Document Detail

Position of the American Dietetic Association: food irradiation.
MedLine Citation:
PMID:  10670403     Owner:  NLM     Status:  MEDLINE    
Food irradiation has been identified a sa safe technology to reduce the risk of foodborne illness as part of high-quality food production, processing, handling, and preparation. Food irradiation's history of scientific research , evaluation, and testing spans more than 40 countries around the world and it has been endorsed or support by numerous national and international food and organizations and professional groups. Food irradiation utilizes a source of ionizing energy that passes through food to destroy harmful bacteria and other organism. Often referred to as "cold pasteurization," food irradiation offers negligible loss of nutrients or sensory qualities in food as it does not substantially raise the temperature of the food during processing. Food irradiation does not replace proper food production, processing, handling, or preparation, nor can it enhance the quality of or prevent contact with foodborne bacteria after irradiation. In the United States, manufacturers are required to identify irradiated food sold to consumers with an international symbol (Radura) and and terminology describing the process on product labels. In addiction, food irradiation facilities are thoroughly regulated and monitored for worker and environmental safety. Members of The American Dietetic Association (ADA) and other food, nutrition, and health professionals have a responsibility to educate consumers, food processors, manufacturers and retailers about the safety and application of the technology. When consumers are educated about food irradiation, many prefer irradiated products because of their increased safety. It is the position of ADA that food irradiation enhances the safety and quality of the food supply and helps protect consumers from foodborne illness. The ADA encourages the government, food manufactures, food commodity groups, and qualified food and nutrition professionals to work together to educate consumers about this additional food safety tool and make this choice available in the marketplace.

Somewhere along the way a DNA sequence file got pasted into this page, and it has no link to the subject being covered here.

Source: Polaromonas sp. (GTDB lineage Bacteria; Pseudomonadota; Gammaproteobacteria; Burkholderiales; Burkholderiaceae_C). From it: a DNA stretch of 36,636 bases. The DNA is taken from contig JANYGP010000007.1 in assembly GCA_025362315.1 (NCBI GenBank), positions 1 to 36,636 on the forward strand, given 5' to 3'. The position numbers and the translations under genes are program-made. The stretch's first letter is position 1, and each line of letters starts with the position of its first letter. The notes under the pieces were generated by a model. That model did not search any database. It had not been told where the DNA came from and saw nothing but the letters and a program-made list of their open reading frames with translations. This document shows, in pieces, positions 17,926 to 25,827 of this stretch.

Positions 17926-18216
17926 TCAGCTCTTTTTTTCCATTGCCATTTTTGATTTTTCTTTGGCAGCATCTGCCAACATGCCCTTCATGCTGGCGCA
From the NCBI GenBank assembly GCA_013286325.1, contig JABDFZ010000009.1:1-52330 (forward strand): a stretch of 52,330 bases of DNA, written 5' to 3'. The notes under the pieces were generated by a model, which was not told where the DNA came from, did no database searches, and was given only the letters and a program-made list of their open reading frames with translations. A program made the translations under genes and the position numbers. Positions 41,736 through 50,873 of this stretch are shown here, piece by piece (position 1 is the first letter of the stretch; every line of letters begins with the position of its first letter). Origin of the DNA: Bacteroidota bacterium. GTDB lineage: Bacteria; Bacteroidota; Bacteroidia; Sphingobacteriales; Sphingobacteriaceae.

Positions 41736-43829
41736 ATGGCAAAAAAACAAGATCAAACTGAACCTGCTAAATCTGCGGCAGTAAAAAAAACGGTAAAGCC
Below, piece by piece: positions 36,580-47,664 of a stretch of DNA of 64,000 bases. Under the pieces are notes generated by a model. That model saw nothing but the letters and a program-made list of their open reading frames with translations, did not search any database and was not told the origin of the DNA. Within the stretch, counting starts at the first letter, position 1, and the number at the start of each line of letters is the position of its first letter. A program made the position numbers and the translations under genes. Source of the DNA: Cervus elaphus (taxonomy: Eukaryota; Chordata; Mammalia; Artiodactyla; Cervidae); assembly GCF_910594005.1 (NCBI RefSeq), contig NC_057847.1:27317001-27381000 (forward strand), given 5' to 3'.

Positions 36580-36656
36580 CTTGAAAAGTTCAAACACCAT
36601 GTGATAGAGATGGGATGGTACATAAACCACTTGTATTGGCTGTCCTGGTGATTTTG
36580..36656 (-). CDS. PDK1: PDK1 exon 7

O B Wood; C M Bruhn
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Publication Detail:
Type:  Journal Article    
Journal Detail:
Title:  Journal of the American Dietetic Association     Volume:  100     ISSN:  0002-8223     ISO Abbreviation:  J Am Diet Assoc     Publication Date:  2000 Feb 
Date Detail:
Created Date:  2000-02-23     Completed Date:  2000-02-23     Revised Date:  2009-11-19    
Medline Journal Info:
Nlm Unique ID:  7503061     Medline TA:  J Am Diet Assoc     Country:  UNITED STATES    
Other Details:
Languages:  eng     Pagination:  246-53     Citation Subset:  AIM; IM    
Purdue University, West Lafayette, Ind., USA.
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MeSH Terms
Consumer Product Safety*
Food / standards*
Food Handling / standards
Food Irradiation*
Food Microbiology
Foodborne Diseases / prevention & control*
United States

From MEDLINE®/PubMed®, a database of the U.S. National Library of Medicine

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